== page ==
metaphysical systems of his intellectual mentors: William Blake (from whom Miłosz borrows the title of his book), Oskar V.de L.Miłosz, and Emanuel Swedenborg. He devotes many pages to the works of the Polish poet Adam Mickiewicz, and “the Romantic crisis of European culture” (so termed by Stanisław Brzozowski, another intellectual patron who is the subject of the booklength study, Człowiek wsród skorpionów [1962; Man among scorpions]). His thoughts on Fedor Dostoevskii and Simone Weil (expanded in Emperor of the Earth, 1977), on Witkacy (i.e. Stanisław Witkiewicz) and Witold Gombrowicz are part of a broader discourse on the history of ideas and religion (with a particular interest in Manichaeism, with which the poet admits particular fascination). In Widzenia nad Zatokq San Francisco (1969; Visions from San Francisco Bay), Miłosz’s essays on contemporary American culture, including his polemics with Herbert Marcuse, Henry Miller, Robinson Jeffers, and Allen Ginsberg, are also a springboard for the reflections on his most important topic: the relationship between nature, history, art, and religion.
Miłosz’s intellectual fascinations stem from his own preoo cupation with the most important dilemmas of Western civilization: the irrevocable failure of secular humanism; the ontological disinheritance of mind described as “the mind torn between the certainty of man’s insignificance in the immensity of a hostile universe, and an urge, born of wounded pride, to endow man with preeminence” (The Land of Ulro); and the dramatic and incurable split—initiated by “the three sinister figures: Bacon, Locke, Newton, the unholy trinity”—between the laws of science and the inner life of man.
The combination of autobiographical facts and reflections on the readings gives Miłosz’s essays a highly personalized tone. He speaks in a multitude of voices: the Eastern European exile and the American professor, the Polish poet and the native of Lithuania, the historian of ideas, the Catholic, the skeptical intellectual, and the catastrophist. The dialogic character of his essays helps to paint a complex spiritual portrait of an author who tries to reconstruct his own intellectual, poetic, and ethical lineage. Fascinated by the essence of Being (he opens The Land of Ulro with symptomatic words: “Who was I? Who am I now, years later…?”), Miłosz examines his own life in its historical, political, cultural, and social contexts. He objectifies personal spiritual experiences to find the meaning of human existence and of history—his acknowledged obsession. In fact, he often searches for the essence of man in his historicity.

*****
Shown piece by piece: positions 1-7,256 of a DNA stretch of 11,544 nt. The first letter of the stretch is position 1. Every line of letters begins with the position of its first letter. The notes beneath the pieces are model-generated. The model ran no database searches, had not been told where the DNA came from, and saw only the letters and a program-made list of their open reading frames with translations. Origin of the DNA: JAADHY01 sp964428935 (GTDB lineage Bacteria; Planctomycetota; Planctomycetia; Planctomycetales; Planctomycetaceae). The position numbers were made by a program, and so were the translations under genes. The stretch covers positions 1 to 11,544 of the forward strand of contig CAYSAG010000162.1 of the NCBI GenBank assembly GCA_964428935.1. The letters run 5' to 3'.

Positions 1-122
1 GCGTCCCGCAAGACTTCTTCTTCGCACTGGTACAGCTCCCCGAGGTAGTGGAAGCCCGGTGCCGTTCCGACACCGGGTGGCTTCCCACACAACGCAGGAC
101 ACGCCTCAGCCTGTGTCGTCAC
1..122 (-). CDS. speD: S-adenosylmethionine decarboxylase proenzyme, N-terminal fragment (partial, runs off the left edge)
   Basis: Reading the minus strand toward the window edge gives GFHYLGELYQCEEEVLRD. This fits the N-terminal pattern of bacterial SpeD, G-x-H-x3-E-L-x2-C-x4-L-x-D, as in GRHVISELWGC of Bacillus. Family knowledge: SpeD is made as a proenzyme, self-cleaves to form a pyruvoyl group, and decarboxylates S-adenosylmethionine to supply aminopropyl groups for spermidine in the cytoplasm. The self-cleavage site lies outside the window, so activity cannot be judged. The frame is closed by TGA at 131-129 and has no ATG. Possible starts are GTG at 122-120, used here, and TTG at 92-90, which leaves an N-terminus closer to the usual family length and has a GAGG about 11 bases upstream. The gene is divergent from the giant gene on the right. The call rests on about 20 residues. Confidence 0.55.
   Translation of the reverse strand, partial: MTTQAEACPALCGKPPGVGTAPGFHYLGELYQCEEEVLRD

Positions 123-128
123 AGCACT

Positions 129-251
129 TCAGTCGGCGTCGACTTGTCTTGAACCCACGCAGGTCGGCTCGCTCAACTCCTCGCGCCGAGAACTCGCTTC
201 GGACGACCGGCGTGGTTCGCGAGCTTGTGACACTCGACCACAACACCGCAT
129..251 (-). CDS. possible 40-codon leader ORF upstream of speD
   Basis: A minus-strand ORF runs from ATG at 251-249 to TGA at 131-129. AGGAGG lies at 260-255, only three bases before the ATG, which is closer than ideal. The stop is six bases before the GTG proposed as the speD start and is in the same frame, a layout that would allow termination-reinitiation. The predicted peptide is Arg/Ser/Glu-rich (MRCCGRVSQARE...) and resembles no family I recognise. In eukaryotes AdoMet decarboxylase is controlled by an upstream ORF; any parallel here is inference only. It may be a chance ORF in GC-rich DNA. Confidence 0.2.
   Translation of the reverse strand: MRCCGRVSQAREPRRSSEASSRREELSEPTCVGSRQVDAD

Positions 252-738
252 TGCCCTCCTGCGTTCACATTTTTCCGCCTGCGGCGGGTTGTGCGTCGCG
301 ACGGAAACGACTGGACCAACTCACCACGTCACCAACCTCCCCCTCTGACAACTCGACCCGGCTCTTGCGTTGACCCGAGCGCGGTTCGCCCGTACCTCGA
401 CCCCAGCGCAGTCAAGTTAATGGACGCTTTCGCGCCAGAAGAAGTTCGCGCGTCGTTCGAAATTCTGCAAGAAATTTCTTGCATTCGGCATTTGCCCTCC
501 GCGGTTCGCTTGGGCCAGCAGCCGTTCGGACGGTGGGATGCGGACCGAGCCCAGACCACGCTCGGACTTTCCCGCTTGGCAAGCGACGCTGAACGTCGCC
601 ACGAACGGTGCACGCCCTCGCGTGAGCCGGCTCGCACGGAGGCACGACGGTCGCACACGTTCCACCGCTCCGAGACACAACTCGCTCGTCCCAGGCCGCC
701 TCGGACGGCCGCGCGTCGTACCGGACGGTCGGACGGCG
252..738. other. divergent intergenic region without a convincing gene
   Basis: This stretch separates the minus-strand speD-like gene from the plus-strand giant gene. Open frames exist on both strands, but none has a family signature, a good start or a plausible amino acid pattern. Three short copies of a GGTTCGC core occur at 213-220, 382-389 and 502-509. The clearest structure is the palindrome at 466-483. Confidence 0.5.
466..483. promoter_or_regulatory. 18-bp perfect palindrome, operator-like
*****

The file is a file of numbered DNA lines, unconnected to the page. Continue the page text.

Miłosz, the interpreter of cultures, historical experiences, and ideas, does not write for a wide circle of readers. His essays are dense and intellectually demanding, requiring the reader to make a smooth leap from the description of a casual encounter or detail to the recognition of a general truth which takes contradictions and paradoxes into account. He employs an austere eloquence and a rigorous intellect in his lucid sallies and multilayered reflections. His prose develops through digressions and circumventing descriptions.
However, the reader who is willing to meander through his thoughts finds in Miłosz’s personal, philosophical, and interpretive essays a unique and profoundly spiritual insight into the “peculiar aspirations of humankind.”